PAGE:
Paris: World leaders and celebrities exposed in a massive leak of their secret offshore financial dealings are hitting back, saying they have done nothing wrong despite a growing international furore.
Some of the biggest names in the scandal said they were being unfairly targeted even as the scandal mushroomed and a series of countries vowed to open tax evasion investigations following the leak of 11.5 million confidential documents -- the so-called Panama Papers.
The vast stash of records from Panamanian legal firm Mossack Fonseca was obtained from an anonymous source by German daily Sueddeutsche Zeitung and shared with more than 100 media groups by the International Consortium of Investigative Journalists, which published their first findings Sunday after a year-long probe.
Among those named by the ICIJ and fellow media groups for their offshore dealings are relatives of Chinese leader Xi Jinping, close associates of Russian President Vladimir Putin, Iceland's Prime Minister Sigmundur David Gunnlaugsson, and Barcelona striker Lionel Messi.
Offshore financial dealings are not illegal in themselves but may be used to hide assets from tax authorities, launder the proceeds of criminal activities or conceal misappropriated or politically inconvenient wealth.
In Beijing, there was no official reaction to ICIJ allegations that eight current or former members of the ruling party's most powerful body concealed their fortunes through offshore havens, as well as relatives of Xi Jinping, who has overseen a much-publicised anti-corruption drive.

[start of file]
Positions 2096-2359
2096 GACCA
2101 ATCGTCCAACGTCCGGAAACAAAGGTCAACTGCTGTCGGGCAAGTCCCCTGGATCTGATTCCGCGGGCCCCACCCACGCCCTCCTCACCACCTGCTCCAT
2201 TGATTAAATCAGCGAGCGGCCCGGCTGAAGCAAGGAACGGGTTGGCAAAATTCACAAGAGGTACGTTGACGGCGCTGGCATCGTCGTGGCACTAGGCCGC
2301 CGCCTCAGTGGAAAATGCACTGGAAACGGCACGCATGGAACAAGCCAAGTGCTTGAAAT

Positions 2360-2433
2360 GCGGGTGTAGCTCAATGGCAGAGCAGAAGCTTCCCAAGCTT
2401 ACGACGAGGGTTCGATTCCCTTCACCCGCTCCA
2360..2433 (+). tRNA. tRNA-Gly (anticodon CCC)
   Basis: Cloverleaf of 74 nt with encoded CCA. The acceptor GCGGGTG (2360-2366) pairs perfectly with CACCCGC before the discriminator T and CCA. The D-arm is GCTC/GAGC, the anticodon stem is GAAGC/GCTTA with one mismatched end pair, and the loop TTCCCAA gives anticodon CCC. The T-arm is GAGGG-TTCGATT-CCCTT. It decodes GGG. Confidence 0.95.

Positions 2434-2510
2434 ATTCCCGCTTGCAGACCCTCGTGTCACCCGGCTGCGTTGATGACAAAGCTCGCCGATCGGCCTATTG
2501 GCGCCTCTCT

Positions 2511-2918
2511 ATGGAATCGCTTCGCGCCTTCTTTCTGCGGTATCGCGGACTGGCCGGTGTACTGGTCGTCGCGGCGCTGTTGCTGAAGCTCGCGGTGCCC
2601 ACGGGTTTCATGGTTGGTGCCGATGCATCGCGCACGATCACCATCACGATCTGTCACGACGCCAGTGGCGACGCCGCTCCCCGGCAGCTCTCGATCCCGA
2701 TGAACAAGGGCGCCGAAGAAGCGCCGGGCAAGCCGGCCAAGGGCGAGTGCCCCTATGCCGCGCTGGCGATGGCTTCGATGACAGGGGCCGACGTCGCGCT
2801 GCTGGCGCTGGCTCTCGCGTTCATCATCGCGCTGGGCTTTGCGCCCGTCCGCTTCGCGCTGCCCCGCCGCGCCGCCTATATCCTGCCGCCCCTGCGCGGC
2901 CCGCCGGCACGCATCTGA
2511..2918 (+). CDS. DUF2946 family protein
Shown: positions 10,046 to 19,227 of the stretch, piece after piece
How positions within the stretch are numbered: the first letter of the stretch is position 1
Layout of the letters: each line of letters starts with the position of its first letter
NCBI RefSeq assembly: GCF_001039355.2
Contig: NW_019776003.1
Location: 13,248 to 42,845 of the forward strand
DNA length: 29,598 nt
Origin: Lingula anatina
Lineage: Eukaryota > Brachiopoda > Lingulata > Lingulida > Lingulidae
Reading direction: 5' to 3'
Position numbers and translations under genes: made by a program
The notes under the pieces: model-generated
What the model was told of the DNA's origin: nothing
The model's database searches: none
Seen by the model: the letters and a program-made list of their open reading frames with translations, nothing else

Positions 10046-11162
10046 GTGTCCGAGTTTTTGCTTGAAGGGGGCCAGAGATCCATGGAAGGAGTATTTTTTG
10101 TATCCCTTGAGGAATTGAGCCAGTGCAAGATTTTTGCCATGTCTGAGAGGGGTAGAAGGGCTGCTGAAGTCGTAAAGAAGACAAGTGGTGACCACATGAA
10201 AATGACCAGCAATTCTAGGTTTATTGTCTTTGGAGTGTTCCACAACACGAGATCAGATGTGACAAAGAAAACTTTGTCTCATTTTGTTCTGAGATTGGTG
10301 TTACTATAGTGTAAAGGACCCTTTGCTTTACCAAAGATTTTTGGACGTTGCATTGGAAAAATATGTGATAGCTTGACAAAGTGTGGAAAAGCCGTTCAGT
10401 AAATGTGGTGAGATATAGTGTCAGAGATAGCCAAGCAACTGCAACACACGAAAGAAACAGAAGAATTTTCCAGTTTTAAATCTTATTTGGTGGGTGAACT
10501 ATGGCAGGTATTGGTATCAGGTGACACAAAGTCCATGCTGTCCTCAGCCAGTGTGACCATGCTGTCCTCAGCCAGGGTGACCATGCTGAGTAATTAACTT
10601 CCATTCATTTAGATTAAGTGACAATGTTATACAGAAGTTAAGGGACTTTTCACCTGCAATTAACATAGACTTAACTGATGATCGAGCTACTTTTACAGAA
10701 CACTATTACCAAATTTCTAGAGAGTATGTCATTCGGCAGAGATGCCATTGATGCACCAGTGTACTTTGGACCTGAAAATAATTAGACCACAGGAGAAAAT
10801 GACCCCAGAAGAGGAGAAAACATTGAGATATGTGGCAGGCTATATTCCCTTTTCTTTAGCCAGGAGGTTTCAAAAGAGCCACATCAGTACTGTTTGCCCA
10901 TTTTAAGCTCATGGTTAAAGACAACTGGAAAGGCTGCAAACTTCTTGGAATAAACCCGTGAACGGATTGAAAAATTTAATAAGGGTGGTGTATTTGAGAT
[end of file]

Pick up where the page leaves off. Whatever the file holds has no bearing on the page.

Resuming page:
Asked whether China would investigate those named in the reports, however, foreign ministry spokesman Hong Lei said: "For such groundless accusations, I have no comment."
The Kremlin suggested a US plot after the leaks put a close friend of Putin's at the top of an offshore empire worth more than USD 2 billion.
"Putin, Russia, our country, our stability and the upcoming elections are the main target, specifically to destabilise the situation," said a Kremlin spokesman, claiming many of the journalists were former officers from the US state department, the CIA and special services.
Iceland's prime minister, former journalist Sigmundur David Gunnlaugsson, resisted mounting pressure to step down after the leaked documents purportedly showed that he and his wife bought a company in the British Virgin Islands in 2007.
Huge crowds gathered outside parliament late yesterday demanding he quit and the opposition is set to table a motion of no-confidence over the allegations. But the prime minister insisted he had never hidden money abroad.